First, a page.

International Waxes, Inc. | Empire Services, Reading PA
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International Waxes, Inc.

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International Waxes, Inc.

June, 2014

Empire Wrecking Co., of Reading, PA, doing business as Empire Services, began an intricate and challenging project at International Waxes, Inc. The job included the demolition and stabilization of several buildings damaged by an explosion that took place in May 2014. The buildings included two retort furnaces and three filter buildings, built in adjoining structures in the 1920s and '30s. International Waxes is a major supplier of wax for use in packaging, candles, tires, and adhesives.

Empire received the first call about the project from Philadelphia-based Matrix SME, the engineering firm working with International Waxes Inc. Matrix and Empire worked together on past projects in the Philadelphia area.

Empire’s Allen Dejewski, Vice President and Dean Smith, Vice President of Operations visited the 575-acre campus in Farmer’s Valley, PA. They studied the unstable condition of the structures, and created a scope of work for the massive job.

The complicated process included stabilization and removal of brick facades that were damaged and in imminent danger of collapse. Insulated pipes, some containing asbestos, were attached to the structures and were supporting the loosened façade. The job required abatement and removal of the pipes to be sure of the safety of the structure and the workers.

“We had to remove facades from the structures first, to access the furnaces,” said Smith. “While removing the façade, we had to deal with different types of pipes that were active and inactive. The brick façade was protruding in and around the pipes, which were holding the brick façade in place. It was a very delicate process and I am very proud of the efforts of our team. When faced with challenges and adversity, they showed great pride in their work and overcame those particular challenges.”

Along with the damage cleanup and demolition, many other features were removed to upgrade and modernize the facility, while reducing maintenance and increasing productivity. Included in the items demolished were multi-story building facades, process lines and equipment, material elevators, vessels, entire building structures, and two antiquated wax retort furnaces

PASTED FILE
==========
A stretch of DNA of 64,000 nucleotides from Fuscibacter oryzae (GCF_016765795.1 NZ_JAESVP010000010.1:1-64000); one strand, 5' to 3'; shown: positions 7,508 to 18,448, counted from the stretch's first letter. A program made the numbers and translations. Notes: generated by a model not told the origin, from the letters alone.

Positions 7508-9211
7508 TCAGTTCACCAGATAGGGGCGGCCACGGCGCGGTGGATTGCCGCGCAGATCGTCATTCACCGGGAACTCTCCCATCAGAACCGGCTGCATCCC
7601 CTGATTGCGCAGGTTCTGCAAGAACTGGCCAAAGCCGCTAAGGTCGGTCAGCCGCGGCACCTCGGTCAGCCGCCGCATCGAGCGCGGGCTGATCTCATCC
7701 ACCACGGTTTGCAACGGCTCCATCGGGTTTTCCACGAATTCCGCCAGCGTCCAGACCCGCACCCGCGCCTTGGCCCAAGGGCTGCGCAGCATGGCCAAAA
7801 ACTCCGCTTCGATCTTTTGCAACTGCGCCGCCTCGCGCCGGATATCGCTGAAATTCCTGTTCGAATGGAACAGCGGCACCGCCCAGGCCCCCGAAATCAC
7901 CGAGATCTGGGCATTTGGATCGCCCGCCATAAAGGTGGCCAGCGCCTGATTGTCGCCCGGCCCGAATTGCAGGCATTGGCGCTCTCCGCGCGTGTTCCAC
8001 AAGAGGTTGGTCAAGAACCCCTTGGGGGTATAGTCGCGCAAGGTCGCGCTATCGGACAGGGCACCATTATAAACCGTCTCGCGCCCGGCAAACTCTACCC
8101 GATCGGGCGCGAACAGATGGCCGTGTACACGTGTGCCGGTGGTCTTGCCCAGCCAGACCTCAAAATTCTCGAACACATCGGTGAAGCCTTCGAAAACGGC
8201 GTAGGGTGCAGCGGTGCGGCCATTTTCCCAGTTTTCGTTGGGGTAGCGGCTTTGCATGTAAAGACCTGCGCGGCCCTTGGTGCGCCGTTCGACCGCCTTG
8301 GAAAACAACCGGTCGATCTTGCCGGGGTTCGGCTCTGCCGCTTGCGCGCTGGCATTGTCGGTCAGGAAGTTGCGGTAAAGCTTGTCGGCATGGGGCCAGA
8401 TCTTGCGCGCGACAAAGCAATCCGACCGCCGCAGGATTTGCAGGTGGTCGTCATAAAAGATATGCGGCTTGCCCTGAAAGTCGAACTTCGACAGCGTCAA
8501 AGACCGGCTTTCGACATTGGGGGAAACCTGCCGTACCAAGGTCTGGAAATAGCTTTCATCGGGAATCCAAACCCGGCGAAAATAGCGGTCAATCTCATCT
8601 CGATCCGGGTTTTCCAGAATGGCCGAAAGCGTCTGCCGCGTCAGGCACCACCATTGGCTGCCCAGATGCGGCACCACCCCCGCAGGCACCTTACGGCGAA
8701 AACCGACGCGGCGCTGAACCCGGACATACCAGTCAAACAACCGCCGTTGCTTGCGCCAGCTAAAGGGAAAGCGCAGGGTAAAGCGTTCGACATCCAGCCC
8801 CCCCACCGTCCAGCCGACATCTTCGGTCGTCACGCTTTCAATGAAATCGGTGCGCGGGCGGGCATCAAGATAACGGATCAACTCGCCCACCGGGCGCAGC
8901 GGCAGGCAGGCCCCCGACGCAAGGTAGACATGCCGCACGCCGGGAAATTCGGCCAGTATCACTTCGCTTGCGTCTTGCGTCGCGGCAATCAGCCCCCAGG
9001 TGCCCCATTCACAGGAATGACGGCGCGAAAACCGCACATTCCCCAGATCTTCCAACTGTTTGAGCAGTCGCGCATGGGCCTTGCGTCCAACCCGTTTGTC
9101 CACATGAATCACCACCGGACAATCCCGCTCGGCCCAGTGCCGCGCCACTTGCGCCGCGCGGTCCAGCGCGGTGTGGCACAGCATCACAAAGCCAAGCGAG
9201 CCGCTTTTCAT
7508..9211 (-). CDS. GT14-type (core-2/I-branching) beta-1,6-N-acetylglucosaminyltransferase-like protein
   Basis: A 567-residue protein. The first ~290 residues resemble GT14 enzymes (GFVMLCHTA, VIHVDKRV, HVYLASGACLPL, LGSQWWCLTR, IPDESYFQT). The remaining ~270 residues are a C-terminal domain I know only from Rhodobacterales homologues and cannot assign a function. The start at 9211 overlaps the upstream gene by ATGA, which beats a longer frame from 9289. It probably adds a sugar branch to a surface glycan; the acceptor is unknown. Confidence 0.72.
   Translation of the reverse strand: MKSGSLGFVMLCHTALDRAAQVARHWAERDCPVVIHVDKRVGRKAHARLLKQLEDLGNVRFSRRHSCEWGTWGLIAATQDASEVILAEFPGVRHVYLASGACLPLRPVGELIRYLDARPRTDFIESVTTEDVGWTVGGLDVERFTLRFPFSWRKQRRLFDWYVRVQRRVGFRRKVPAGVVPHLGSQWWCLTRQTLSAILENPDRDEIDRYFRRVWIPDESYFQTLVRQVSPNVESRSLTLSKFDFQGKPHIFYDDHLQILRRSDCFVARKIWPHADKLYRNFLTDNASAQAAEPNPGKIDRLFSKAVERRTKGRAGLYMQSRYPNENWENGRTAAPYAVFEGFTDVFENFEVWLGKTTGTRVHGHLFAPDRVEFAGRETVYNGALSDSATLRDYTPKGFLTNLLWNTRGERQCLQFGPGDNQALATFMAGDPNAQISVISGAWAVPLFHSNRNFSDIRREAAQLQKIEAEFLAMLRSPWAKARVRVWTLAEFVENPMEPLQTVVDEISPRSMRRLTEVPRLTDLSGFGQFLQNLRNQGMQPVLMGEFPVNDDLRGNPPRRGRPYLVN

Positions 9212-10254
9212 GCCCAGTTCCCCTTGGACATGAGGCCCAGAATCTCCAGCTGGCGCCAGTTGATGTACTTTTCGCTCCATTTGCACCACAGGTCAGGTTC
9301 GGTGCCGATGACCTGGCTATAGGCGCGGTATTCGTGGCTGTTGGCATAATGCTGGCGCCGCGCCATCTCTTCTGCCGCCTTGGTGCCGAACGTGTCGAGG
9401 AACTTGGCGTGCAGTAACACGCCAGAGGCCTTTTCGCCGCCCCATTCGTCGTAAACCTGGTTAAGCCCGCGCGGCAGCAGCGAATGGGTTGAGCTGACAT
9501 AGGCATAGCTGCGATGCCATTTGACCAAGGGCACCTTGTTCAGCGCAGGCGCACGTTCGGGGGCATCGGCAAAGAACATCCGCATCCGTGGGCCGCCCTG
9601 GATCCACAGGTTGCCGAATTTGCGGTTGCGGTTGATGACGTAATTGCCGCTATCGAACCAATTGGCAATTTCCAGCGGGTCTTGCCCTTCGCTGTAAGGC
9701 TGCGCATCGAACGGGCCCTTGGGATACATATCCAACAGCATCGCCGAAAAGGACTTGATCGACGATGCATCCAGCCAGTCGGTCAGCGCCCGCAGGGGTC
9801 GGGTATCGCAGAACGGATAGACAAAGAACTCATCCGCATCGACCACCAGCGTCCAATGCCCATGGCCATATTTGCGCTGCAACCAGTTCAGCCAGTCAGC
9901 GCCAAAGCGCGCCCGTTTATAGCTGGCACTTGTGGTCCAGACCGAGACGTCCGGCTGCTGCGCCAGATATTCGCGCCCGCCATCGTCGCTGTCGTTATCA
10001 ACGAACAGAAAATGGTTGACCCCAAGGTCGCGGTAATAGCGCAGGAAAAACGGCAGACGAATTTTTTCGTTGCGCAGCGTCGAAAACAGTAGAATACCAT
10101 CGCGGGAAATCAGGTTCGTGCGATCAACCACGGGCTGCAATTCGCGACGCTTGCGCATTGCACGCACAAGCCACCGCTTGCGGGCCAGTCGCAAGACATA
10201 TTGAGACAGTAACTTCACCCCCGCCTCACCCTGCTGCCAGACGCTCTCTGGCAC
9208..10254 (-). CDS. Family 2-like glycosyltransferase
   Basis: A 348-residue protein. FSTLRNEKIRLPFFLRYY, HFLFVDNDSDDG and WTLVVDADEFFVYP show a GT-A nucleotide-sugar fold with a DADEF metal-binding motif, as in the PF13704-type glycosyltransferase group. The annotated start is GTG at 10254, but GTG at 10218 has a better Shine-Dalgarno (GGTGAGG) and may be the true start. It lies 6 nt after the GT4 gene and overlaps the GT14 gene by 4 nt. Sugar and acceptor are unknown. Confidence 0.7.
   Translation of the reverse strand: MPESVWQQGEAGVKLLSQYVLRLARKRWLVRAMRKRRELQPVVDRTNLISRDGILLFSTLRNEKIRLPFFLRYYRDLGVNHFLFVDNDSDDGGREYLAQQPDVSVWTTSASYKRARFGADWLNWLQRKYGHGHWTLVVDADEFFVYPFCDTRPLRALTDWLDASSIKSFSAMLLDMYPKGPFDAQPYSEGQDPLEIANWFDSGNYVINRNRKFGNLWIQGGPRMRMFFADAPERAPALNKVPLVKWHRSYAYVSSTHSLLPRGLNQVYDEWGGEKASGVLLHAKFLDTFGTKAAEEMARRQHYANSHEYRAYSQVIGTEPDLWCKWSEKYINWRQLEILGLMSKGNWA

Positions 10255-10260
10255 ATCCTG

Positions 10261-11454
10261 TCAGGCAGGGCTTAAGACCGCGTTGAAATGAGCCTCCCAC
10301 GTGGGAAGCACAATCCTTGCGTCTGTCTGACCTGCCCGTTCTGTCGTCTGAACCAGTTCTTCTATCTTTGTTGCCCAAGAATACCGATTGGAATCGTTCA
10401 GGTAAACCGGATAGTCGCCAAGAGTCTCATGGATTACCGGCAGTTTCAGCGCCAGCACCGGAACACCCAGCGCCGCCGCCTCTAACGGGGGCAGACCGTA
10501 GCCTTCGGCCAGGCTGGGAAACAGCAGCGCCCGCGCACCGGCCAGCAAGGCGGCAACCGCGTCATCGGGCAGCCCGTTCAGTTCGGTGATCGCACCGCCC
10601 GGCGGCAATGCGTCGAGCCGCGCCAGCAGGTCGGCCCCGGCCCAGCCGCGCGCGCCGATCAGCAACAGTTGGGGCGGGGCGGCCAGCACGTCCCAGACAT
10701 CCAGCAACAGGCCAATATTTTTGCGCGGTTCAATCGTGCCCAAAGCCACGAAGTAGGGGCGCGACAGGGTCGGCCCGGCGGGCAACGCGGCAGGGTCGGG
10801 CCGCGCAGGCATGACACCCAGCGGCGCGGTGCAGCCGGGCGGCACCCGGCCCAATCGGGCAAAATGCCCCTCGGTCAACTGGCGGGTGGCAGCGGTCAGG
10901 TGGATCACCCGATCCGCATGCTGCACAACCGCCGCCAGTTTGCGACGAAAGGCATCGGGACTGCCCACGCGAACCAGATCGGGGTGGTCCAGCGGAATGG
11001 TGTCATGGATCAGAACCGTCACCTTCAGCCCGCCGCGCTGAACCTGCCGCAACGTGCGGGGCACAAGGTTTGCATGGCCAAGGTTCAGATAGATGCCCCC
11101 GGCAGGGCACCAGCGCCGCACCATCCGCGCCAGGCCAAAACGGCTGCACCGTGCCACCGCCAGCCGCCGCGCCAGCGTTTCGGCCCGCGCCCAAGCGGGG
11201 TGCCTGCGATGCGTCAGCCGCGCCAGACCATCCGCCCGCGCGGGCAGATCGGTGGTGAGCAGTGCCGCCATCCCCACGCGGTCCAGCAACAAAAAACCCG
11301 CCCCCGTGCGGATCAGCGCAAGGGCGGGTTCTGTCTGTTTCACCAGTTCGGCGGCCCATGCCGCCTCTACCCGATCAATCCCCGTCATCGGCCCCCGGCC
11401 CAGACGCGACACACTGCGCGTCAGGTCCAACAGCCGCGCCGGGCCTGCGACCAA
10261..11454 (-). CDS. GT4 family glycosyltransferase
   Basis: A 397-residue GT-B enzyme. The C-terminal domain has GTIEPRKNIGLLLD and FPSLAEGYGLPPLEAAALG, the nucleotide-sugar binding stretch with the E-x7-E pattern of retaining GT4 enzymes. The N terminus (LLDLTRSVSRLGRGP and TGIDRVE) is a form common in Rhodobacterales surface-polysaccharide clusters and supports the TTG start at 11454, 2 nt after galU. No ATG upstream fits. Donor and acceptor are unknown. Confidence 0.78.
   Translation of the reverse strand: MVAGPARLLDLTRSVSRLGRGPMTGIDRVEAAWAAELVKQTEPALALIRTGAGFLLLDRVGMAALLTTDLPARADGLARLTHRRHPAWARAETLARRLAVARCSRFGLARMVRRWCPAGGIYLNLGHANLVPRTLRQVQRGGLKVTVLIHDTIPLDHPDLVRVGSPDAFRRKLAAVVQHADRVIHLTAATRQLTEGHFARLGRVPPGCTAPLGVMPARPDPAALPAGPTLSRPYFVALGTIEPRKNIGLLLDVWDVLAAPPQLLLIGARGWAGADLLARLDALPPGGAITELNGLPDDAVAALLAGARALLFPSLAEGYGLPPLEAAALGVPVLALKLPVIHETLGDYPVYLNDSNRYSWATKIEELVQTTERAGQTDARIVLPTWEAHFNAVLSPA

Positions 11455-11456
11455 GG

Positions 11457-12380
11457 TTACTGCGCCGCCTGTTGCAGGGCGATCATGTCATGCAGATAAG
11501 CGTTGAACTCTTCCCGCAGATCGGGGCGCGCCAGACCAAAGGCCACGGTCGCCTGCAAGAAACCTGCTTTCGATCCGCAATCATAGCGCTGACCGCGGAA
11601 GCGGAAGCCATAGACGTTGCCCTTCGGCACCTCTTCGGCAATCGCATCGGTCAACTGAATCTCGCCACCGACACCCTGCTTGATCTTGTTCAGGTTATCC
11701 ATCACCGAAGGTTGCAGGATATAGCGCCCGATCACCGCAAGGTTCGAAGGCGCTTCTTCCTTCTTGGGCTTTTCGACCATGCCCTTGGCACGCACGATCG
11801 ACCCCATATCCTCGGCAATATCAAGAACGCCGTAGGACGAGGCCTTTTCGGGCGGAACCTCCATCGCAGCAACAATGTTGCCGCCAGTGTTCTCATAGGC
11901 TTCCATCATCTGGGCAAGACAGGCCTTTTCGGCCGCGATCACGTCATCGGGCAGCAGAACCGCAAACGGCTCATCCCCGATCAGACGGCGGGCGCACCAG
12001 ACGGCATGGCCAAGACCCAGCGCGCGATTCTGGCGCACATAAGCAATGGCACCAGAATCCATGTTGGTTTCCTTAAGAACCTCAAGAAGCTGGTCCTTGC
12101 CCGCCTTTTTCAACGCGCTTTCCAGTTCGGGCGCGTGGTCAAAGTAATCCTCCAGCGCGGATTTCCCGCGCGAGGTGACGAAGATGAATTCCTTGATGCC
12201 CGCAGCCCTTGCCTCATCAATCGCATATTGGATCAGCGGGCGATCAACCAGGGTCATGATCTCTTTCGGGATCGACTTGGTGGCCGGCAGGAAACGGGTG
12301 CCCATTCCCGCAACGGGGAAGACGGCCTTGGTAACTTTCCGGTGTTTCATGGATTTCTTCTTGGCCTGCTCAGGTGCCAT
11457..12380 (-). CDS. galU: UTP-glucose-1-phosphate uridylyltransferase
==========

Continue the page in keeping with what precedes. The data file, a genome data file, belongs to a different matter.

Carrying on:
that approached heights of 110 feet. Adding to the complexity of the job was the fact that the facility remained at 40 percent utilization during the demolition.

Empire removed facades, pipes, and other appurtenances at International Waxes prior to demolishing the two furnaces. Empire also stabilized and demolished parts of three adjoining filter buildings, referred to as the 5-ton building, the 7-ton building, and the 16-ton building. “The complexity of the work was due to the fact that no heavy equipment could be used on the filter buildings due to their centralized location and the intricacies of the wax processing pipes,” said Smith.

The 5-ton filter building was completely demolished. Only the thick brick façade was removed from the 16-ton filter building. The Empire crew removed the layers of brick by hand from the building. The steel structure inside the 16-ton building was saved for the rebuilding effort.

The original plan for the 7-ton filter building was to only remove the brick façade. However, during the process, Empire staff discovered that the structural design of the building would not facilitate the removal of the façade and the building would have to be completely disassembled. On request of International Waxes, the main structural steel and filters inside the 7-ton filter building were salvaged and utilized during the rebuilding.

As abatement and demolition commenced on several locations inside the 80-foot wide by 300-foot long footprint, alternate methods had to be designed to achieve abatement of the retort furnace to maintain the aggressive schedule. After approval for a variance with DEP, Empire removed the structure around the furnace and completed the abatement with a 95-foot long reach excavator .

During this critical project, Empire utilized multiple pieces of owned and rental equipment to perform the sensitive demolition, including a John Deere 450 95-foot long reach excavator, conventional excavators, backhoes, shears, and a 300-ton hydraulic crane for higher work.

Empire Services' demolition work was led by Smith and Jerry Jones, Site Supervisor and Project Manager. They mobilized a crew of more than 15 workers from various locations. Empire staff worked closely with International Waxes, Inc. employees.

After the demolition was complete, Empire assisted Matrix SME with the rebuilding efforts. The rebuilding was led by Mario Costa, Matrix Superintendent assisted by John Bosco, Empire Superintendent. During this phase of the work, Empire provided excavation and back-fill of foundations and miscellaneous pipework.

Empire Services’ sister company, Delaware Valley Contractors (DVC), provided the roll-off service and transported demolished materials. Empire crews removed and disposed of approximately 2,000 tons of material from the site.